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Fisheries management in Caribbean countries: information needs of the policy –making process in relation to GEC & the Caribbean Food System. Fisheries Management In the Caribbean. Fish is second highest source of protein Employs around 130,000 Fisheries production – 123,366 MT

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Fisheries management in Caribbean countries:information needs of the policy –making process in relation to GEC & the Caribbean Food System


Fisheries Management

In the Caribbean

  • Fish is second highest source of protein

  • Employs around 130,000

  • Fisheries production – 123,366 MT

  • Significant revenue earner in some countries, e.g. Belize

  • Key sector for providing opportunities for

  • rural poor, socio-economically disadvantaged


Fisheries Management

In the Caribbean

  • Artisanal & small-scale components are significant

  • Subsistence fishing also very important

  • Fishing communities usually based in low-lying

  • coastal areas

  • Landing sites : usually sandy beaches with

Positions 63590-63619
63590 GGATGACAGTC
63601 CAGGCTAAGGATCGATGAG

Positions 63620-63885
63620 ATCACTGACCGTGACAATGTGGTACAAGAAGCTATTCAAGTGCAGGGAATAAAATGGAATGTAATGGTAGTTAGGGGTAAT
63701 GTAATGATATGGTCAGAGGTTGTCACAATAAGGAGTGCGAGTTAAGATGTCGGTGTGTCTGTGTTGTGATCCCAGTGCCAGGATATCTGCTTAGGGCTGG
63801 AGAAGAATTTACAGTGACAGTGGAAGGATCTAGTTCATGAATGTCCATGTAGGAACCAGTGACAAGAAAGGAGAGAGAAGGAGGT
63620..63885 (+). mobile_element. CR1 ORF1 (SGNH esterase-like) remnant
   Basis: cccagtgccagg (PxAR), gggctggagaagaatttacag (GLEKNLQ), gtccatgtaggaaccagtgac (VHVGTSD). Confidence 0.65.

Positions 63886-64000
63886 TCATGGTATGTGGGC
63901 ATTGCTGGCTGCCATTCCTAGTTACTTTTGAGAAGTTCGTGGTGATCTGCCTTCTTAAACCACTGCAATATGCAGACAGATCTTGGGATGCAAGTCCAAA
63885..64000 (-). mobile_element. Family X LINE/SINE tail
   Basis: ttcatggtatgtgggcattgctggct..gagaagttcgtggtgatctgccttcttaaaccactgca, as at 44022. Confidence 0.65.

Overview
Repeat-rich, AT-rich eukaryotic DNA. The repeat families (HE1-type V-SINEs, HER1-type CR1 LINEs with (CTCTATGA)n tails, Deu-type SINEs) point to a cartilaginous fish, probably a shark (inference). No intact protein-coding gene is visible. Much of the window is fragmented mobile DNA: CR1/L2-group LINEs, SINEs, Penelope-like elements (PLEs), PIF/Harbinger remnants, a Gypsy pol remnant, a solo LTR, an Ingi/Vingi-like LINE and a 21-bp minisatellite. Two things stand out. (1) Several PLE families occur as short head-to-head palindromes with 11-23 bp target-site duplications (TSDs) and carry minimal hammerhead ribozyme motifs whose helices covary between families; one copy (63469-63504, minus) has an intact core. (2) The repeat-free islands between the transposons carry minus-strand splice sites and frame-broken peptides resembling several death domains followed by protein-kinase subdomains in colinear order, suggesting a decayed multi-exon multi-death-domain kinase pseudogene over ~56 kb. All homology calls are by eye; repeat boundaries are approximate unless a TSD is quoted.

• little added physical infrastructure

  • Boats hauled onto beaches, or moored in sheltered areas


Management objectives
Management Objectives

  • Biological objectives

    - conservation of the resource

    - protection of the ecosystem

    - protection of biodiversity

  • Economic objectives

    - Optimise stakeholder profits,

    - generate employment opportunities

    - generate revenue through trade and tourism

  • Social objectives

    - food security

    - poverty alleviation

    - equitable distribution of economic benefits


Achieving management objectives
Achieving Management Objectives

  • Resource assessment models

    - Surplus production models that estimate Maximum Sustainable Yield – MSY, MEY

    - Age-based and size-based models that estimate growth and recruitment over fishing reference points

    - Bioeconomic models

    - Ecosystem-based approaches

    - Models incorporating environmental effects

  • Monitoring of catch rates as abundance index


MSY  MEY  MSocY

 Ecologically adapted

management

MEY

MSY


ECOLOGICALLY ADAPTED MANAGEMENT

(Wilson and Kleban, 1992)

- Nature is non-random but unpredictable

- fish populations will vary unpredictably

within certain limits

- need to understand longer-term ecological

relationships

- more flexible management systems


GLOBAL ENVIRONMENTAL CHANGES THAT

MAY AFFECT CARIBBEAN FISHERIES

  • - Increase in sea surface temperature

  • - sea level rise

  • increased frequency of ENSO events

  • increased frequency of storms & hurricanes

  • - changes in rainfall

  • changes in sea current systems


INCREASE IN SEA SURFACE TEMPERATURE

  • Coral bleaching

    - loss of biodiversity

    - decreased ecosystem health and resilience

    - long-term threat to food security

    - decreased yield of some traditional reef species

    - short to medium-term threat to food security